Adventures in Homebrew: Heather Ale

by Kevin at Beer and Coding

So, I was all set to brew a strong ESB yesterday, finishing out my series of beers using the Timothy Taylor (Wyeast 1469) strain of yeast. But while waiting my turn to use the grain room at the homebrew shop, I got a wild hair. Not sure if I was channeling Mike, who recently brewed a Tart Heather Gruit, or just feeling my Scottish roots a little more than usual. Hell, it could have been that I was standing in front of the spice/herb rack and I just happen to be a notorious impulse shopper. In any case, I arrived at the homebrew store with and ESB recipe and left with all the ingredients for a Heather Ale.

Heather Ale

Batch Size: 5.0 gallons
Boil Volume: 6.5 gallons
7 lb Crisp Maris Otter (70%)
1 lb Simpsons Golden Naked Oats (10%)
1 lb Flaked Barley (10%)
10 oz Simpsons Caramalt 13-17L (6.25%)
6 oz Briess Cherry Wood Smoked Malt (3.75%)
1.0 oz Goldings (4.5 AA%) @ 60
1.0 oz Dried Heather Tips & Flowers @ 15
1.0 oz Dried Heather Tips & Flowers @ Flame Out, steeped for ~1 hour
Yeast cake from English Brown Ale – Wyeast 1469 – West Yorkshire (Timothy Taylor)

Estimated Efficiency: 68%
Estimated Attenuation 75%
Estimated OG: 1.050
Estimated FG: 1.013
Estimated ABV: 4.8%
Estimated IBU: 20
Estimated SRM: 8

Mash @ 155º(F) for 1 hour
Ferment @ 68º(F)

Since this was a spur of the moment brew, I didn’t have time to work out a recipe beforehand. The grainbill was an on-the-fly attempt to emulate the honey sweetness and smooth creamy body of Fraoch, the benchmark Heather Ale. The golden naked oats seemed like a great choice, since they provide both a light sweet flavor and a creamy body. I also mashed a few degrees higher than usual. The residual sugars should also help maintain both sweetness and body.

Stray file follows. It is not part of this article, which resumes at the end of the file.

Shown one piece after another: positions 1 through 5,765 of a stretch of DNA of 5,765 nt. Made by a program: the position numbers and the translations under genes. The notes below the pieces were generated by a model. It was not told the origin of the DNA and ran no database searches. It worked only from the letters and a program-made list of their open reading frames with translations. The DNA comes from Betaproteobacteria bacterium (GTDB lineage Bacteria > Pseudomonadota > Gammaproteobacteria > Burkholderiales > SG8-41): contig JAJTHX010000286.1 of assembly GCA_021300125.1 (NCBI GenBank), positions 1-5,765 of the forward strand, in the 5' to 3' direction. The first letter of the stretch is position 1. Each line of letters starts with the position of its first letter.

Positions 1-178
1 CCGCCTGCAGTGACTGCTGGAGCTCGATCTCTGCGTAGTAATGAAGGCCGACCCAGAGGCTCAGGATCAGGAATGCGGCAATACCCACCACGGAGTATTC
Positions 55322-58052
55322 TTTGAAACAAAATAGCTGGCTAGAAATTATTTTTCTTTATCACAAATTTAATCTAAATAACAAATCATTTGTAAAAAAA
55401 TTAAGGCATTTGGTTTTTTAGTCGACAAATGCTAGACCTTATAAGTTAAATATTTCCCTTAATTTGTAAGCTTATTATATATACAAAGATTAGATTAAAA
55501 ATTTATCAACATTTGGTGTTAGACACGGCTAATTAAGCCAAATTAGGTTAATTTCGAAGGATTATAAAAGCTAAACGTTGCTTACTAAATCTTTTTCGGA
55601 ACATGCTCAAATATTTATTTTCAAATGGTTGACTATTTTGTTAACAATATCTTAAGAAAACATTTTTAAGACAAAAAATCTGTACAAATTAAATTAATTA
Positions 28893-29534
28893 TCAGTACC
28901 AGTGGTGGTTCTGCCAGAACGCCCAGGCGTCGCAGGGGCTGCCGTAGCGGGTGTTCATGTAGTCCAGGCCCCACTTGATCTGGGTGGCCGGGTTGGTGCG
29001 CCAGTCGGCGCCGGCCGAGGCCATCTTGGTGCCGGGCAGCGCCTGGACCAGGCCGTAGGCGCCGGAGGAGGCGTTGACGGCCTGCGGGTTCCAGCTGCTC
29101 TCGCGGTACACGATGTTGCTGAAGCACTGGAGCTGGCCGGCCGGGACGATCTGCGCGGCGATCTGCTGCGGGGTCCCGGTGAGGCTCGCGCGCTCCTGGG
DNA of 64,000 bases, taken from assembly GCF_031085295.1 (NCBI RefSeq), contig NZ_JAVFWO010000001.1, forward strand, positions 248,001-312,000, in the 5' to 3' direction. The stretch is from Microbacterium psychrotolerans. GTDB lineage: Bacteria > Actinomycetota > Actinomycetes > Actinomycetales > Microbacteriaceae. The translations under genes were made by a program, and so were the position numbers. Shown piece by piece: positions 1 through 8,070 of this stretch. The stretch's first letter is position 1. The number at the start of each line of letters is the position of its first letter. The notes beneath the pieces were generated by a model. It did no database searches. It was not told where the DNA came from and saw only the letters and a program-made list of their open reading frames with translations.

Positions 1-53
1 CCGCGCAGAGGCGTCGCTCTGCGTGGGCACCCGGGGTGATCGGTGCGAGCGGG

The Fraoch

The smoked malt is a bit of a rogue (adjective, not brewery) ingredient. To me, the sweet, hay-like aroma of heather is almost savory. My thinking was that a touch of smoked malt would enhance this perception. I chose the Briess cherry wood smoked malt over a traditional German rauchmalt. The Briess malt has an intense, almost hickory flavor and is far sweeter than its European counterpart.

As far as brewing, the only deviation from the recipe above was the inclusion of 7oz of palm sugar. I attempted to track down some heather honey, but after stopping at two specialty markets and coming up empty, I decided to boost the gravity with something I already had on hand. The 2oz of heather soaked up a surprising amount of wort, so I ended up with about 4.75 gallons at 1.053.

The Heather Ale was drained directly onto the cake from my English Brown Ale, which was moved to secondary while the knockout heather was steeping. This is only the second time I’ve transferred directly onto an existing cake. Usually, I retain only a small amount of slurry for repitching, but with my yeast already on its 4th generation, I figured a full cake couldn’t hurt.

The beer was very fragrant going into the fermenter and I’m hoping much of the aroma is retained in the finished product. The 2oz of heather was a complete guess on my part. Most of the recipes I’ve seen for heather ales use fresh tips and measure in volume, not weight. I made sure to purchase enough heather that if need be, I can dry-herb in secondary.

via Adventures in Homebrew: Heather Ale « Beer and Coding in Eugene.